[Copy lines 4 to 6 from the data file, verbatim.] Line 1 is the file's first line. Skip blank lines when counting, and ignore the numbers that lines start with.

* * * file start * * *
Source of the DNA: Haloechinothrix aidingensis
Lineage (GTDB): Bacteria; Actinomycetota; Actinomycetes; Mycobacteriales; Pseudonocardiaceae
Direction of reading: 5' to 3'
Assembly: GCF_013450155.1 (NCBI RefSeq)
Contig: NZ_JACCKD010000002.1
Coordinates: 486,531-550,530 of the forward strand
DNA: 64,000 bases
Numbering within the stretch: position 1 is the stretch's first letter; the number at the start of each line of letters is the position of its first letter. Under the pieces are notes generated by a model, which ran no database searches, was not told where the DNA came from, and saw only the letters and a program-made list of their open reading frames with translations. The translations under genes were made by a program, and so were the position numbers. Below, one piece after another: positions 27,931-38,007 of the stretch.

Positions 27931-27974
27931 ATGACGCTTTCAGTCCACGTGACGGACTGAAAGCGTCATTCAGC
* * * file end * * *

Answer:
Assembly: GCF_013450155.1 (NCBI RefSeq)
Contig: NZ_JACCKD010000002.1
Coordinates: 486,531-550,530 of the forward strand